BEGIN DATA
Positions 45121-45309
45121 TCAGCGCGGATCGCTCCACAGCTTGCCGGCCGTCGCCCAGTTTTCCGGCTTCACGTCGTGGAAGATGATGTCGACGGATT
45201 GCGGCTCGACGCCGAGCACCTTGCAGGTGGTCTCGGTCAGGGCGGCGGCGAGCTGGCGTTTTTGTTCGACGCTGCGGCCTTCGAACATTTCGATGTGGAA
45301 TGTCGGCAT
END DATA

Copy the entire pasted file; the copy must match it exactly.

Positions 45121-45309
45121 TCAGCGCGGATCGCTCCACAGCTTGCCGGCCGTCGCCCAGTTTTCCGGCTTCACGTCGTGGAAGATGATGTCGACGGATT
45201 GCGGCTCGACGCCGAGCACCTTGCAGGTGGTCTCGGTCAGGGCGGCGGCGAGCTGGCGTTTTTGTTCGACGCTGCGGCCTTCGAACATTTCGATGTGGAA
45301 TGTCGGCAT